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July 14, 2020

Structural Welds – Measuring Fillet Welds

Structural welds

My previous blog on welds got some interest as well as some queries, so today I’m following up on the issue of fillet weld size, leg length, and measurement.

My source is an article published in the Oct 2017 issue of the Canadian Welding Association Welding Journal. I apologise in advance for the imperial references!

So let’s recap. A fillet weld is specified by a size, for example 6 mm. But how do we define that? How do we measure that?

The size of a fillet weld is determined by its ‘leg length’.

Structural Welds - Weld length

The figure is pretty theoretical – it depicts an equilateral triangle – whereas a real weld is never flat, and will be either concave or convex, and not necessarily equal-length legs.

For strength calculations, we’re interested in the throat thickness. We get that by simply dividing the leg length by √2 because we’re used to specifying equal-leg welds. It’s therefore pretty important to ensure the specified weld is big enough to achieve the design throat thickness.

Measuring the weld size

The leg length refers to distance from the root to toe and should be measured in both directions.

The leg size is the length of the legs of an imaginary triangle that can be inscribed within the actual weld as shown with feature L1 and L2 in the image below for both a convex and concave fillet weld.

Structural welds - Convex & Concave

In the case of the convex fillet weld shown on the left, the measured leg (L) is equivalent to the size (S). In the case of the concave fillet shown on the right, the measured leg (L) provides an untrue measure of weld strength which is why these welds are instead assessed based on throat dimension to determine effective weld size (S).

Gauges

In most cases, a standard fillet weld gauge set is used to verify that the leg length matches the specified size. These gauges may not measure exact size but instead verifies that the specified size has been attained. A typical gauge form BOC Gas is shown here:

Structural welds

When using the standard fillet weld set, the weld should first be visually examined and if it appears to be flat or convex, it should be assessed based on leg length only as shown below. The image below shows a fillet weld being inspected to verify the specified 3/8″ (9.5mm) leg size. If the fillet instead appears to be concave, the weld should instead be assessed using the side of the gauge with the centre tab which would need to touch the face of the weld.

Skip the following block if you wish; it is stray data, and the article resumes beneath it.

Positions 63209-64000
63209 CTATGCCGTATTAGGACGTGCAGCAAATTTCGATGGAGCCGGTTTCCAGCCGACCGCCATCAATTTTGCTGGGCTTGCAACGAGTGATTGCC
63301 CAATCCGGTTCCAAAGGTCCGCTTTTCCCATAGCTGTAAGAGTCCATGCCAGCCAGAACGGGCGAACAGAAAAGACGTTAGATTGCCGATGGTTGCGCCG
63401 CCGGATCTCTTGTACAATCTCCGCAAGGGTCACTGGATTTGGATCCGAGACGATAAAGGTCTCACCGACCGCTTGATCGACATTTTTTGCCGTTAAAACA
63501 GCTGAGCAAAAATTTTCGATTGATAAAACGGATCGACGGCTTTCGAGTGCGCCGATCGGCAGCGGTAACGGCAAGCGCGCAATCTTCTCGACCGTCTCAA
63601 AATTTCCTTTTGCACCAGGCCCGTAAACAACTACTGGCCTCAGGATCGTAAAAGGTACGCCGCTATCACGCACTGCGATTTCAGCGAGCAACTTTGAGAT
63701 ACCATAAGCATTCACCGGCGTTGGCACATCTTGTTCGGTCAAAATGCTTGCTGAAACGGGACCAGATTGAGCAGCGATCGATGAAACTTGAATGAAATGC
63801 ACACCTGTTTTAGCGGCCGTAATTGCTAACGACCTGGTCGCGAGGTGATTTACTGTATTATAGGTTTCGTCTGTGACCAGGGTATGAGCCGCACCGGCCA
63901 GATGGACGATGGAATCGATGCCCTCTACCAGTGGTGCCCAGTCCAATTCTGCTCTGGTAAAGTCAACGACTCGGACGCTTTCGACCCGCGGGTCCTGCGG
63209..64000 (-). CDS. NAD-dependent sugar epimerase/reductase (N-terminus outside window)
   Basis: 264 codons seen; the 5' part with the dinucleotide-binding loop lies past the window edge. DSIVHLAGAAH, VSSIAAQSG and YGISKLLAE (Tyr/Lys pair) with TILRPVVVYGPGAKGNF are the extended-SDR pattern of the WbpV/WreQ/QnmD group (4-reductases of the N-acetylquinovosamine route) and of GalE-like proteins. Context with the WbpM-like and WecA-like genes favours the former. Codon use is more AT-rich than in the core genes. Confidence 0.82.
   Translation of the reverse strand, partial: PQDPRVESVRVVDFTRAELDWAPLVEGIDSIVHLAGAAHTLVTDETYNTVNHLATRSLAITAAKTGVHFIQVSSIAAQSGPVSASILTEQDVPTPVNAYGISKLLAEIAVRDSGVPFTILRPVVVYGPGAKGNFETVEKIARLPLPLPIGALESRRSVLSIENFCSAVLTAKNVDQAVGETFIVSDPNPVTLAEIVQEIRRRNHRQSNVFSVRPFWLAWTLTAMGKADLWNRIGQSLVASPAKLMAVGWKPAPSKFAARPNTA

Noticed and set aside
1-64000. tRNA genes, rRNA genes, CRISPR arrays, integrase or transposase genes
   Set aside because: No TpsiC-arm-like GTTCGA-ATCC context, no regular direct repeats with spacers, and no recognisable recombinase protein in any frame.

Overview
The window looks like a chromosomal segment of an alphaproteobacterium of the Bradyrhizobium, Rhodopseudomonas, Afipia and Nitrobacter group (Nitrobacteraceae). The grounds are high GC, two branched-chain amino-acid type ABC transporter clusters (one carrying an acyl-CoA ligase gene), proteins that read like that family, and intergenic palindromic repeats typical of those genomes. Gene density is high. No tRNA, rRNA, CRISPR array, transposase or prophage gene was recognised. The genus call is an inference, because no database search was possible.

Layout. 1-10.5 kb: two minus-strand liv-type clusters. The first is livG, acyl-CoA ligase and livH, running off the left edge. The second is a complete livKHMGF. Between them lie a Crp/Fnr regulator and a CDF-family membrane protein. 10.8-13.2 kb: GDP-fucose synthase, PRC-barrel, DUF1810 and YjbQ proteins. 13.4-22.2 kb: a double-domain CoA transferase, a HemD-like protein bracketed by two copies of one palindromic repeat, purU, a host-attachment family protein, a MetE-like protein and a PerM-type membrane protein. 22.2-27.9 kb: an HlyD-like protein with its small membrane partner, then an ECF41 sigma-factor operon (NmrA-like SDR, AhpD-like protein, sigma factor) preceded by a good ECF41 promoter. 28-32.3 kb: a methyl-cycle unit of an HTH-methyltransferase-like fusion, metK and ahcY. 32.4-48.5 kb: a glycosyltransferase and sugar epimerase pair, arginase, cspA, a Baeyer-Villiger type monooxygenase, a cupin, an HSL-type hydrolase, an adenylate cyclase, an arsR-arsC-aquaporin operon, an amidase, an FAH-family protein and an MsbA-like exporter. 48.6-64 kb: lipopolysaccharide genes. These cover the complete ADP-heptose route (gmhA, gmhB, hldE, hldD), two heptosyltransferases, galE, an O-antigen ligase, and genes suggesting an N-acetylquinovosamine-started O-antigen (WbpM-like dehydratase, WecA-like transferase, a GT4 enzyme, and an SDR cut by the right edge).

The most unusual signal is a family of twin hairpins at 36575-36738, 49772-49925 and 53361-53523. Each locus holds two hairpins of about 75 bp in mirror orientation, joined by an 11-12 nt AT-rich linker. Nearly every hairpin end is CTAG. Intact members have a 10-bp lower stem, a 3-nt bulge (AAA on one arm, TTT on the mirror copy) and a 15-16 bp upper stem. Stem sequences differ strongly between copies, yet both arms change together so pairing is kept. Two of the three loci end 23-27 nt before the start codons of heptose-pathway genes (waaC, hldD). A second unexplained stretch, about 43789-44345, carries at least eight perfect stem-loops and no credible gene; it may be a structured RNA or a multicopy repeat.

Structural welds Gauge

Concavity

In the next scenario, the measured leg length is again 3/8″ but the weld should be rejected as undersize due to its concave profile resulting in an effective weld size of only 1/4″ as shown on the right below. The black lines you see on the gauge points to the effective toe of the imaginary triangular fillet.

Structural welds - Convevity

Convexity

While the above example illustrates how concave fillet profiles should be scrutinized, fillets that are convex may also be rejected due to profile or shape. At first glance, this fillet appears to be acceptable based on a specified leg length of 1/4″. In examining its profile however, noticeable convexity is evident.

Structural welds

To much convexity adds to the stress riser or notch effect at the toe of the fillet that can be a location for crack initiation. Such welds should be avoided in cyclic loading applications. Our welding code, AS 1554.1, places limits on the amount of convexity in welds.

How We Design

We use our own in-house design criteria and Aussie Standards to ensure our designs are compliant but not excessively so.

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Check out the structures we design that involve careful attention to connection design.

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